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DOI: 10.1615/ICHMT.2012.CHT-12.730
pages 1201-1222

Kana Horikiri
Faculty of Science, Engineering and Computing, Kingston University, London SW15 3DW, United Kingdom

Yufeng Yao

Jun Yao
School of Engineering, Isaac Newton Building, University of Lincoln, Brayford Pool, Lincoln LN6 7TS, UK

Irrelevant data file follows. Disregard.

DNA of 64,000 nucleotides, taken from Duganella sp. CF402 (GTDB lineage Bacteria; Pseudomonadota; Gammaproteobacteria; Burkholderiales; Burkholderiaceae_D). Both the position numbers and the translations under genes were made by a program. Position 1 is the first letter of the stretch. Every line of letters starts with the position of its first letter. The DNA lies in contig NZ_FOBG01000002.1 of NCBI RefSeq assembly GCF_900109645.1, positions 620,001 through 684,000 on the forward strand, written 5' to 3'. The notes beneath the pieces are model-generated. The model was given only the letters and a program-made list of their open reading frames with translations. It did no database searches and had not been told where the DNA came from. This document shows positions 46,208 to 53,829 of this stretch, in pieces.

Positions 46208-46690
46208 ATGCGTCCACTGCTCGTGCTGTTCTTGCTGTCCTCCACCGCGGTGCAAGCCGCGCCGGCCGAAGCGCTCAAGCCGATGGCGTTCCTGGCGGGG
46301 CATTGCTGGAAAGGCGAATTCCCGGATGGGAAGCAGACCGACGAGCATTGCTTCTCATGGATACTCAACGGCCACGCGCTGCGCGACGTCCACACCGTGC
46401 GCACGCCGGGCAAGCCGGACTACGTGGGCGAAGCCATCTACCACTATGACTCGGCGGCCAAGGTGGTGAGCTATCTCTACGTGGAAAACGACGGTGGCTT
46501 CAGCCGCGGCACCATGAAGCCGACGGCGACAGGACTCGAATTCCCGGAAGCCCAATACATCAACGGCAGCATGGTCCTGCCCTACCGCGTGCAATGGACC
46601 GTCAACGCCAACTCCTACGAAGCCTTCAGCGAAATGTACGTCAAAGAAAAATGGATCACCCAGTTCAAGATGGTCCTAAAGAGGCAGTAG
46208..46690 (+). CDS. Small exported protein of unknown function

Numerical simulation of airflow in an indoor environment has been carried out for forced, natural and mixed convection modes respectively, by using computational fluid dynamics (CFD) approach of solving the Reynolds-averaged Navier-Stokes equations. Three empty model rooms in two-dimensional configuration were studied first; focusing on the effects of grid refinement, mesh topology, and turbulence model. It was found that structured mesh results were in better agreement with available experimental measurements for all three convection scenarios, while the re-normalized group (RNG) k−ε turbulence model produced better results for both forced and mixed convections and the shear stress transport (SST) turbulence model for the natural convection prediction. Further studies of air velocity and temperature distributions in a three-dimensional cubic model room with and without an obstacle have shown reasonably good agreements with available test data at the measuring points. Interestingly, CFD results exhibited some unsteady flow phenomena that have not yet been observed and reported in previous experimental studies for the same problem. After analyzing the time history of velocity and temperature data using fast Fourier transformation (FFT), it was found that both air velocity and temperature field oscillated at low frequencies up to 0.4Hz and the most significant velocity oscillations were occurred at a vertical height of an ankle level (0.1m) from the floor, where temperature oscillation was insignificant. The reasons for this flow unsteadiness were possibly due to a higher Grashof number, estimated 0.5×106 based inflow conditions, and thus strong buoyancy driven effects caused the oscillations in the flow field. The appearance of an obstacle in the room induced flow separation at its sharp edges and this would further enhance the oscillations due to the unsteady nature of detached shear-layer flow.

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